More borrowers who are timely on their mortgage payments are calling the Homeownership Preservation Foundation's Hope Hotline warning of future defaults.

HPF, a nonprofit that helps distressed borrowers through its hotline, says the number of callers who are current on their mortgages is up 70% this year. That trend is a bad sign since it suggests more homeowners are hanging by a thread and possibly heading for a real default.

Making matters worse, only 40% of hotline callers qualify for the government's Home Affordable Modification program.

"We are seriously concerned about the rise in homeowners who were classified as low risk when they took out their mortgages and, as a result of a combination of circumstances -- job loss, healthcare crisis and various recession-related issues -- have seen their economic situations severely deteriorate," said Colleen Hernandez, CEO of HPF. "This could result in the proverbial second shoe to drop for the housing crisis, especially considering the limited options available to homeowners who are struggling but not yet delinquent."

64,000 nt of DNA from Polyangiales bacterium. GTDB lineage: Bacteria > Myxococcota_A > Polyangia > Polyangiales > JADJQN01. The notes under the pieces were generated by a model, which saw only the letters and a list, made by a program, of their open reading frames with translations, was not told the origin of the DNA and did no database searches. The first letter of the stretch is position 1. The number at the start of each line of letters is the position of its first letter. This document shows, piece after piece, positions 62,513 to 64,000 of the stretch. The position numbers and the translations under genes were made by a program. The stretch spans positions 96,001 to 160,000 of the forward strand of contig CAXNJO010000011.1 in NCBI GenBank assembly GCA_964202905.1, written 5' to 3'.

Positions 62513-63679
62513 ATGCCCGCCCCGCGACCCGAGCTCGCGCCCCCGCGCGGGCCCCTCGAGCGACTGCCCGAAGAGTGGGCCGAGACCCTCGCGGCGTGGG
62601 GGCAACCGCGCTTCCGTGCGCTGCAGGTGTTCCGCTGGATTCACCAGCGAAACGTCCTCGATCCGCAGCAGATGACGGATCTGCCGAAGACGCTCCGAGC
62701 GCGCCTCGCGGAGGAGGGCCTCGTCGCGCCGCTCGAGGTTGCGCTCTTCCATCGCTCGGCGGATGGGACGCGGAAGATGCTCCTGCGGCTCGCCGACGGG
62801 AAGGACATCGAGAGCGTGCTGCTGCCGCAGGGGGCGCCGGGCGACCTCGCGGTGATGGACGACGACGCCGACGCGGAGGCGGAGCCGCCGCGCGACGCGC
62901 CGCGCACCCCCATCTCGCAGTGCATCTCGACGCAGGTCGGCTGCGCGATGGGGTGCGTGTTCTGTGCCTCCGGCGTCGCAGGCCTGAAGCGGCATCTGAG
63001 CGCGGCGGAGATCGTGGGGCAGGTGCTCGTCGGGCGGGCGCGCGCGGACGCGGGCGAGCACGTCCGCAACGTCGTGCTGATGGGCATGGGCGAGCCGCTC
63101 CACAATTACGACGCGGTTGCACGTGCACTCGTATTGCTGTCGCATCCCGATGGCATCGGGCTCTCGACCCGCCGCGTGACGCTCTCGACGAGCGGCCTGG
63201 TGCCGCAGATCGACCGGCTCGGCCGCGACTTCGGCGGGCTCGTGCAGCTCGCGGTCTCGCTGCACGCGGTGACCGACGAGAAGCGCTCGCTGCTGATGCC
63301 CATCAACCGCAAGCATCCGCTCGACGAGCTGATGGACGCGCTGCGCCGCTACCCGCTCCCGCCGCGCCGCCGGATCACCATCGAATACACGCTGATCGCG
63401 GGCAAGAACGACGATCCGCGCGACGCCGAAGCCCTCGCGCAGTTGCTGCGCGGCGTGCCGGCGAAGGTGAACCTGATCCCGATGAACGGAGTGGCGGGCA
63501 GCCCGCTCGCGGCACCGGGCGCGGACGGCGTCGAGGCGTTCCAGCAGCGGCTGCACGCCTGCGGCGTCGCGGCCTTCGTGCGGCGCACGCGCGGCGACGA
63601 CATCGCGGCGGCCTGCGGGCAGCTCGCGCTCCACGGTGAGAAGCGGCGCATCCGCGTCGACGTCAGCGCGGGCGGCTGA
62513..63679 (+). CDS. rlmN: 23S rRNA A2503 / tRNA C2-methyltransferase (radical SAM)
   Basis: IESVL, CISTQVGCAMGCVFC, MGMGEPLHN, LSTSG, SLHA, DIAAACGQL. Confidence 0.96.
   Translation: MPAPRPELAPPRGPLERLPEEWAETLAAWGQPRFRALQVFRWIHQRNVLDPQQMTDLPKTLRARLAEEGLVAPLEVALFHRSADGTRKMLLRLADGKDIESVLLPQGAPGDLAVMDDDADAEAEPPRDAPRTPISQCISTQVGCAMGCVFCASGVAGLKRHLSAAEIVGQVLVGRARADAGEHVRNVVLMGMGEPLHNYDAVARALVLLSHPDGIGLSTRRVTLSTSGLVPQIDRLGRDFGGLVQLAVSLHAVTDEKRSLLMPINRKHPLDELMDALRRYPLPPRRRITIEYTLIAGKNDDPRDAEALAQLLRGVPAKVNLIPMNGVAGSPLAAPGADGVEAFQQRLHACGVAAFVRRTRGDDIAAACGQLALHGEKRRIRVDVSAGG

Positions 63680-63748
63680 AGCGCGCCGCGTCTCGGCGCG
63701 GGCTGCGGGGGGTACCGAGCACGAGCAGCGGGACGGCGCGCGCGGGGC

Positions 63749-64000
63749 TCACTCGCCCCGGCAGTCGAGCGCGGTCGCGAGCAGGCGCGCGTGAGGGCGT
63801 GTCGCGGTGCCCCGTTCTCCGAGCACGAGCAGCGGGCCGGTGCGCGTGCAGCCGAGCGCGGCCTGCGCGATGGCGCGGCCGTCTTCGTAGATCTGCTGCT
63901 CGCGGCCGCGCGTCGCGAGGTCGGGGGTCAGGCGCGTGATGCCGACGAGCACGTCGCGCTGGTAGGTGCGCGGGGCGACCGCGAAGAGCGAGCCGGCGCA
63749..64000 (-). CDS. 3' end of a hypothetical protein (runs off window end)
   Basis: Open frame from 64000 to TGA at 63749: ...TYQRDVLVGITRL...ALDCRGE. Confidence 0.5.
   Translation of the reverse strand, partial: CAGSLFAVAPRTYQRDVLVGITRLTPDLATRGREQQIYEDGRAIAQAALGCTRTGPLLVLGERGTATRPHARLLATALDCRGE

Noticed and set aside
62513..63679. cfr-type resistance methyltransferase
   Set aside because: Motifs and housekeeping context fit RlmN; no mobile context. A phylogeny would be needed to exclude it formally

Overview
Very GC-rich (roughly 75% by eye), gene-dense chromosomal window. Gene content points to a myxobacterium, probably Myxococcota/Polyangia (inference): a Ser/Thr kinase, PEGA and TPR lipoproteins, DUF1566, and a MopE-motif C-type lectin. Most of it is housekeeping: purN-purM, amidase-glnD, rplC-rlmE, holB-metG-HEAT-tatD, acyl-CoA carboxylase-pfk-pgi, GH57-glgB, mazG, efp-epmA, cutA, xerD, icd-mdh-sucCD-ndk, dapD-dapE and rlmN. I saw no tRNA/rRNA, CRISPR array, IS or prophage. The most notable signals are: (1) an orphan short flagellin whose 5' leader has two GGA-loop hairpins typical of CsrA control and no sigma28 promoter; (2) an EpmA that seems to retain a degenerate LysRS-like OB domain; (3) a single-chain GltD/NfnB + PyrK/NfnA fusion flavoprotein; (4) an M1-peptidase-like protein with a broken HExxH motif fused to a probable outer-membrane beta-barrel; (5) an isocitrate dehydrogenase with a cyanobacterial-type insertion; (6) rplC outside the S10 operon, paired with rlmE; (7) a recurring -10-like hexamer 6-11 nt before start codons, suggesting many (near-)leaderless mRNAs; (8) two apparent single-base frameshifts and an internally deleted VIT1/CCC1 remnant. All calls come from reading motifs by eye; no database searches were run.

About 75% of the current borrowers calling in had credit scores above the subprime level when they first took out their loans. Today, those same homeowners are reeling from income reductions, higher credit card debts and eroding fiscal health, HPF said.

The report's takeaway is somewhat dire, although it shows borrowers taking proactive steps to save their homes.

"This foreclosure crisis is far from over," said Hernandez. "As lenders are learning to comply with new servicing standards set in place by the National Mortgage Settlement and the Consumer Financial Protection Bureau, make no mistake that notices of default are once again landing in mailboxes across the country at a pretty rapid clip."